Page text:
event-driven messages. The effectiveness of D-FPAV has beenverified through ns-2-based simulations with realistic highwaytraffic patterns and various radio propagation models. Theresults show that the use of D-FPAV significantly increases theprobability of receiving safety messages in case of emergencycompared to the case of no power control.The remainder of this paper is organized as follows. InSec. II, we discuss the motivations to study the problemat hand. Sec. III presents the most relevant work related tothe discussed issue. In Sec. IV, we introduce the D-FPAVdistributed algorithm <strong>for</strong> computing a provably fair powerassignment. Sec. V presents the results of the simulation studyper<strong>for</strong>med to assess the effectiveness of our proposed powercontrol strategy. Finally, Sec. VI concludes the paper.II. RATIONALEA. Assumptions and ObservationsIn accordance with the FCC ruling report [6] we assume thatthe lower layer technology used in VANETs will be a variantof IEEE 802.11a, now IEEE 802.11p [7], and there will beone 10 MHz control channel primarily <strong>for</strong> the exchange ofsafety-related messages. The <strong>Distributed</strong> Coordination Function(DCF), i.e., the IEEE 802.11 basic access mechanism, is atotally asynchronous approach. DCF is known <strong>for</strong> its inabilityto efficiently manage the medium resources, especially in caseof broadcast messages. A 10 MHz channel only offers half thedata rates of 802.11a, and lower rates are preferred because oftheir robustness to noise and interference [8]. Finally, we canexpect safety-related messages to be relatively large due to thesecurity overhead: recent studies [9] report numbers between250 and 800 Bytes <strong>for</strong> the message size.With a configuration as described above, [10] presents asimulation work showing the severe impact of the well-knownhidden terminal problem due to the resulting packet collisionsin broadcast scenarios.In such challenging conditions communication protocolsshould aim to satisfy safety applications requirements or, incommunication terms, keep packet collisions in the vehiclesurroundings low. As outlined in the previous section, safetyapplications will not only transmit periodic messages in thecontrol channel, but also event-driven ones. There<strong>for</strong>e, a keyaspect <strong>for</strong> the design of appropriate communication protocolsis to clarify what type of messages is more important dependingon the distance to the sender. The purpose and relevanceof both types of messages are described in the following.Periodic messages can be seen as preventive messages interms of safety. They convey in<strong>for</strong>mation about the state of thesending vehicle, i.e., position, direction, speed, etc., and possiblyalso aggregated data regarding the state of its neighbors.It is reasonable to assume that these periodic messages (alsocalled beacons in the following) will be sent in a broadcastfashion since the messages’ content can be beneficial <strong>for</strong>all vehicles around. Note that the existence of a beaconingmechanism can be fundamental also to implement non-safetyapplications (e.g., traffic monitoring), or protocols (e.g., geocasting).The main goal of beaconing is to improve driverawareness of the surrounding environment. We remark thateven though the reception of a beacon is somehow ‘expected’,the in<strong>for</strong>mation contained can be of critical importance in closedistances to the sender since it can make possible to detectan unsafe road situation (i.e., proximity of crossing vehiclesat an intersection). This argumentation line is followed inother studies, e.g. [11], to suggest that the beaconing messagegeneration rate should be in the order of several packets persecond to provide the safety system with accurate enoughin<strong>for</strong>mation from the close surrounding.Event-driven messages, instead, are the result of the detectionof a hazard, e.g., hard braking from a car, an emergencyvehicle driving at high speed, etc. Hence, the in<strong>for</strong>mation theyconvey is of primary importance also <strong>for</strong> relatively farthernodes, and they should be propagated as quickly as possiblealong the road. The purpose of event-driven messages isto enable drivers to undertake adequate countermeasures incase of an emergency: several accidents could be avoided ifdrivers would be made aware of the peril just few seconds (oreven a fraction of a second) be<strong>for</strong>e they can actually see it.B. What is needed?Fully deployed VANETs will encounter situations where thetechnology limitations described above become a challenge.Un<strong>for</strong>tunately, these situations are often critical in terms ofsafety. For instance, consider scenarios with medium to highvehicle densities and relatively high speeds, such as highwaysnear the entrance of big cities or a temporary working area.Due to a large number of vehicles sharing the medium, it isnot clear whether the channel capacity is sufficient to supportthe data load generated by beaconing while at the same timeleaving enough available bandwidth <strong>for</strong> event-driven safetymessages.In the following we outline the rationale behind our strategyin linking safety and fairness as a sequence of reasonings thateventually define the requirements <strong>for</strong> fair power adjustment<strong>for</strong> vehicular networks.1. Relevance of safety messages. Event-driven messagesshould be able to access the control channel with short delay,and they should have low probability of collision even whentargeting large areas, i.e., when being transmitted with highpower. Beacons, on the other hand, show a high relevance inthe close neighborhood of the sender, but they are less relevantat higher distances (in analogy to the standard ‘safety distance’of vehicles). Thus, a resource allocation strategy is needed thatachieves a clear prioritization, or balance, among the messagesaccording to their relevance <strong>for</strong> safety.2. Balancing event-driven messages and beacons. Takinginto account the relevance <strong>for</strong> safety, it is our belief that theamount of load resulting from beaconing should be limited: itis desirable to i) avoid a high number of beacon’s collisions,and ii) leave some available bandwidth to handle unexpectedemergency situations with the necessary reliability. Thus, weneed to design a ‘congestion control mechanism’ which is ableto keep the periodic messages’ load under a specific maximumvalue at all the nodes of the network. This threshold, called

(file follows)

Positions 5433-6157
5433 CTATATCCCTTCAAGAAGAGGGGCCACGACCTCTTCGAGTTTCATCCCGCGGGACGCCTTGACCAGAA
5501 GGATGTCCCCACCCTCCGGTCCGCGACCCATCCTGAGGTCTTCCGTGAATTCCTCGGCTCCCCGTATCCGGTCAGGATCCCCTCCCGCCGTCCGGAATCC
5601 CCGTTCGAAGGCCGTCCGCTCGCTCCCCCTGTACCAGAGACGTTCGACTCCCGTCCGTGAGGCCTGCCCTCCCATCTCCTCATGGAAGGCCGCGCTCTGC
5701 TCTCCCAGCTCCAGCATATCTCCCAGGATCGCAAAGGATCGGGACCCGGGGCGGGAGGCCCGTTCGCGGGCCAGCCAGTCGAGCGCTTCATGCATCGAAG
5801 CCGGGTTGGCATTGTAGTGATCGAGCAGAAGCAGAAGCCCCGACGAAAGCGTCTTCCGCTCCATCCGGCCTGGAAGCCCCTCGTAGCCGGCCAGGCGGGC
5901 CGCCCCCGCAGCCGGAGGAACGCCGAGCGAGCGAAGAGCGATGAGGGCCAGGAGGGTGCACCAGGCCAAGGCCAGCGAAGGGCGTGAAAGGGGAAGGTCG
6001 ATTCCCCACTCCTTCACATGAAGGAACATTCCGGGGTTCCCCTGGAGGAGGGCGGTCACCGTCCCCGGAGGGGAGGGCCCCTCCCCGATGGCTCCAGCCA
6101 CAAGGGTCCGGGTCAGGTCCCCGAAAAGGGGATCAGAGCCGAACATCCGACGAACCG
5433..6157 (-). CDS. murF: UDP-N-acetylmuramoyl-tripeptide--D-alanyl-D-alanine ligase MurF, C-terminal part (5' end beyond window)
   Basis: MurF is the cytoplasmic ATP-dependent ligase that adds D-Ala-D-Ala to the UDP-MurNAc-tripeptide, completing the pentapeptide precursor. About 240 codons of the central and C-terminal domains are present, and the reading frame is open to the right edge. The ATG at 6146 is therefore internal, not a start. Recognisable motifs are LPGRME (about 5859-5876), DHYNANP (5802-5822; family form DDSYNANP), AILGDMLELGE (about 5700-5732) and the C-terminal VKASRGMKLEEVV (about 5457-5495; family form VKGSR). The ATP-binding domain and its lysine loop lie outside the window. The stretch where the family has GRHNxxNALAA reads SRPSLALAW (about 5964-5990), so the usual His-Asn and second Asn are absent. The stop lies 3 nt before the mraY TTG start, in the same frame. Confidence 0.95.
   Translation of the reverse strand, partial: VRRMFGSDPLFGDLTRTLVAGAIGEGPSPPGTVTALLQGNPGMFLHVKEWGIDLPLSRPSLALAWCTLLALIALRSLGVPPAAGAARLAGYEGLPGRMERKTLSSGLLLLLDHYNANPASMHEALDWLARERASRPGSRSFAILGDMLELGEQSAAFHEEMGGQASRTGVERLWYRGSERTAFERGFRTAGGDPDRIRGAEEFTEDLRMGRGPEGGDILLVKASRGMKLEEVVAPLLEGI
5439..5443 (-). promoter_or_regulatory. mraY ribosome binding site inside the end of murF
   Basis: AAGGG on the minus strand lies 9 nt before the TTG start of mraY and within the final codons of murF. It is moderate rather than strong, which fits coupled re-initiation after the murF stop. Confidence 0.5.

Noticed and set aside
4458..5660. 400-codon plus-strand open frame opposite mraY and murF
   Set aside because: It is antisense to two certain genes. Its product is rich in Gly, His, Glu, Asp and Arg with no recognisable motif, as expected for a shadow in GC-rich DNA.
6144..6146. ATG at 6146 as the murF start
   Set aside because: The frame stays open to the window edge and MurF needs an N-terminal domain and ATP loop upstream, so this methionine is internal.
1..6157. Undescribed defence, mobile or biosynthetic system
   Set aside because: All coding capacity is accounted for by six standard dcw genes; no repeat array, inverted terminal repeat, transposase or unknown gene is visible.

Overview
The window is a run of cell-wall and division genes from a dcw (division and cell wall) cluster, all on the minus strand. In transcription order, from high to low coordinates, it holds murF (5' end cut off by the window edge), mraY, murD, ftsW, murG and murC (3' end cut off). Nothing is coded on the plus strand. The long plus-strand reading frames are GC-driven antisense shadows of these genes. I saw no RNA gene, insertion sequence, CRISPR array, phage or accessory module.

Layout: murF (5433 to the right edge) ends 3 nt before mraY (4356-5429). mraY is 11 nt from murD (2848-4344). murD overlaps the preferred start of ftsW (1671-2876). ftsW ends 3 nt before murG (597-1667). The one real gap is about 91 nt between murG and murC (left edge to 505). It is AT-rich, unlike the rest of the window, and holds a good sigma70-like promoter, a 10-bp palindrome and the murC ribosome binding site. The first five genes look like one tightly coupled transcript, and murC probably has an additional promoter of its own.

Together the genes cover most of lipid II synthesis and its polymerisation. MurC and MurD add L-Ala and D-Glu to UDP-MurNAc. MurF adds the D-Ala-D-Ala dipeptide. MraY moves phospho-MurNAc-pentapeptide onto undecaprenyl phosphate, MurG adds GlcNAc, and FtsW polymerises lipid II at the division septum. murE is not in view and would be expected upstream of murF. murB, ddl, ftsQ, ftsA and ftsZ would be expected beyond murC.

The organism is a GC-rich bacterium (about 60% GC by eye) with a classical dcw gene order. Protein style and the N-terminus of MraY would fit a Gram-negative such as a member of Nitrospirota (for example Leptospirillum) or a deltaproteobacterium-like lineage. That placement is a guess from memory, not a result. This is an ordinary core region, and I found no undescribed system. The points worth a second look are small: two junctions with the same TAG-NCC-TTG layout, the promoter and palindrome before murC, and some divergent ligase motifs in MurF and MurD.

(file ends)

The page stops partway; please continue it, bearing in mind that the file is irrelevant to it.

MaxBeaconingLoad (MBL) in the following, represents a limitwhere safety protocols can achieve a reasonable per<strong>for</strong>manceat a specified data rate (or modulation).3. Keeping the beaconing load below MBL. We propose toadjust the transmission power used <strong>for</strong> beaconing messagesin order to keep the load in the medium below MBL. Thisway, by using the design proposed in this paper, the MBLthreshold can be seen as a handle to fine-tune the level ofprioritization between beacon and event-driven messages: byincreasing the MBL, the beaconing activity is assigned a largerportion of the available bandwidth, and a relatively “lower”priority (although still higher than that of beacons) is implicitlyassigned to event-driven messages. In this paper, we assumethat the MBL threshold is assigned a fixed level (set to halfof the available bandwidth in Section V), and we leave thedesign of a strategy <strong>for</strong> dynamically setting the MBL value,e.g., depending on traffic conditions, as future work.We are aware that be<strong>for</strong>e decreasing the transmission powerof beacons other strategies should be implemented, such asrealizing an admission control mechanism to drop all nonsafetyrelated packets be<strong>for</strong>e being sent to the control channel,or dynamically adjusting the packet generation rate. Nevertheless,there will be many situations where decreasing thetransmission range of certain nodes on top of that is necessary(e.g., fast moving medium density traffic conditions). Althoughtransmit power control has been a deeply studied subject inthe mobile networks field already (see related work in SectionIII), vehicular environments present new challenges. Mostof previous studies addressing power control try to ensureconnectivity and/or optimize capacity of ad hoc networks.However, the primary goal of transmit power control whenapplied to VANETs is not to optimize data transport capacity<strong>for</strong> several ongoing point-to-point communications, or to builda connected network topology (see the toy examples depictedin Fig. 1), but instead to improve as much as possible thedriver’s awareness of a vehicle’s surroundings.4. The elements of fairness. To limit the beaconing loadoffered to the medium at all points in the network below thespecific common MBL, vehicles should restrict their beacons’transmission power. From an individual safety point of view(e.g., looking at the kinetic energy of vehicles) a higherrange of awareness is preferable. From a system perspectivethe vehicle with the minimum transmission power can beconsidered a safety hazard <strong>for</strong> the other cars (or vice versa).As already observed in the introduction, it is very importantthat every node (vehicle) has a good estimation of the stateof all vehicles (with no exception) in its closer surrounding.Thus, essentially, a max-min fairness concept is required. Onemight argue that due to different velocities of vehicles – orgeneral due to different ‘states’ of the vehicles – the vehiclesshould send beacons with transmission power related to theirvelocity or status. In this case the transmission power shouldbe restricted by the same ratio to satisfy MBL.5. <strong>Fair</strong>ness with low complexity. <strong>Ad</strong>ditionally, vehicularnetworks are composed of highly mobile nodes. There<strong>for</strong>e, thepower adjustment mechanism cannot be based on a strategyCloud ACloud BVehicle C(a) If nodes from Cloud B would try to be connected with faraway Vehicle C, they can create high interferences disturbingin<strong>for</strong>mation exchange among vehicles inside Cloud A.Cloud A(b) If nodes <strong>for</strong>ming Cloud A would try to optimize capacitythey would adjust their transmit power to reach only theclosest car. In this case, they would not have direct awarenessof the next vehicle in the same lane even though it is veryclose.Fig. 1. Road situations showing drawbacks of unfair power control inVANETs.which converges to stable power settings over a relatively longperiod of time; instead, it must be able to quickly react tochanges of nodes’ requirements and locations.III. RELATED WORKThis paper is the continuation of our work [12], where weintroduced the concept of fairness as a key factor <strong>for</strong> vehicularsafety communications. The paper [12] also presenteda strategy to achieve a max-min fairness power assignment(inspired by Water Filling as presented in [13]) assumingglobal knowledge, i.e., using a centralized algorithm, whichis clearly impractical in a vehicular environment. The contributionsof the present paper with respect to [12] are: i) a fullydistributed scheme to achieve the fair power assignment, whichis <strong>for</strong>mally proven to achieve fairness, ii) a strategy to estimatethe state of a vehicle’s surrounding, needed <strong>for</strong> the properfunctionality of the power assignment technique, and iii)extensive simulations, with three different radio propagationmodels, that show how the proposed strategies accomplishthe goals presented in the previous section in real highwayscenarios.Apart from [12], the previous work related to this papercan be classified in two main categories. The first one istopology control in ad hoc networks. Although it has beenan intensively studied field <strong>for</strong> many years, VANETs’ specificparadigms make all these analyses or proposed algorithms notvalid to satisfy their requirements. Most of these studies dealwith point-to-point communications and try to find a path todestination with a local or distributed approach while maximizingthe system overall capacity and/or energy consumption([14] and [15]). As outlined in Sec. II, neither overall capacitynor energy efficiency are the main driving factors in VANETs.Maybe, the study in this area which is most related to our workis [16], which proposes an adaptive algorithm to maximize1-hop broadcast coverage. However, this study addresses staticnetworks and does not consider different requirements withrespect to communication ranges, which makes their approachnot valid <strong>for</strong> VANETs.